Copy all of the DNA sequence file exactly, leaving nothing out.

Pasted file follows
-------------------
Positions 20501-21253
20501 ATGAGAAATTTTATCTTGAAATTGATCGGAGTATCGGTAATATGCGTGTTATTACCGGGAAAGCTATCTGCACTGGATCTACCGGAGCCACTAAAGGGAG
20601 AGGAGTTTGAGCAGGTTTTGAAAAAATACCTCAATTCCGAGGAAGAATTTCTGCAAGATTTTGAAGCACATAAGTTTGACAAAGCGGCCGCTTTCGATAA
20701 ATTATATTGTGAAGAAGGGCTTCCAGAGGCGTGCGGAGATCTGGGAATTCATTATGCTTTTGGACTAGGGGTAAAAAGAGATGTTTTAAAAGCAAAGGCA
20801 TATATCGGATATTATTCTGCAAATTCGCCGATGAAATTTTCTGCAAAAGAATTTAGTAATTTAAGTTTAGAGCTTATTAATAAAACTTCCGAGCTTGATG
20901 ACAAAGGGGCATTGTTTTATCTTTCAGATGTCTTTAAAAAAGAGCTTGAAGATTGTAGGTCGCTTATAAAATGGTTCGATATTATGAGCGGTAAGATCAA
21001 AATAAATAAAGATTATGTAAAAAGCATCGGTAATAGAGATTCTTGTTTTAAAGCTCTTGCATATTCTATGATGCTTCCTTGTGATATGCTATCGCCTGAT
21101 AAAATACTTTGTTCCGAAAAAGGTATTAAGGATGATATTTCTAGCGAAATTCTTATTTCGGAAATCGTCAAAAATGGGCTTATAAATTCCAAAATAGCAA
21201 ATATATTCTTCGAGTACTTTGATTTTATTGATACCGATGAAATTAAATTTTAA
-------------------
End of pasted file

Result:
Positions 20501-21253
20501 ATGAGAAATTTTATCTTGAAATTGATCGGAGTATCGGTAATATGCGTGTTATTACCGGGAAAGCTATCTGCACTGGATCTACCGGAGCCACTAAAGGGAG
20601 AGGAGTTTGAGCAGGTTTTGAAAAAATACCTCAATTCCGAGGAAGAATTTCTGCAAGATTTTGAAGCACATAAGTTTGACAAAGCGGCCGCTTTCGATAA
20701 ATTATATTGTGAAGAAGGGCTTCCAGAGGCGTGCGGAGATCTGGGAATTCATTATGCTTTTGGACTAGGGGTAAAAAGAGATGTTTTAAAAGCAAAGGCA
20801 TATATCGGATATTATTCTGCAAATTCGCCGATGAAATTTTCTGCAAAAGAATTTAGTAATTTAAGTTTAGAGCTTATTAATAAAACTTCCGAGCTTGATG
20901 ACAAAGGGGCATTGTTTTATCTTTCAGATGTCTTTAAAAAAGAGCTTGAAGATTGTAGGTCGCTTATAAAATGGTTCGATATTATGAGCGGTAAGATCAA
21001 AATAAATAAAGATTATGTAAAAAGCATCGGTAATAGAGATTCTTGTTTTAAAGCTCTTGCATATTCTATGATGCTTCCTTGTGATATGCTATCGCCTGAT
21101 AAAATACTTTGTTCCGAAAAAGGTATTAAGGATGATATTTCTAGCGAAATTCTTATTTCGGAAATCGTCAAAAATGGGCTTATAAATTCCAAAATAGCAA
21201 ATATATTCTTCGAGTACTTTGATTTTATTGATACCGATGAAATTAAATTTTAA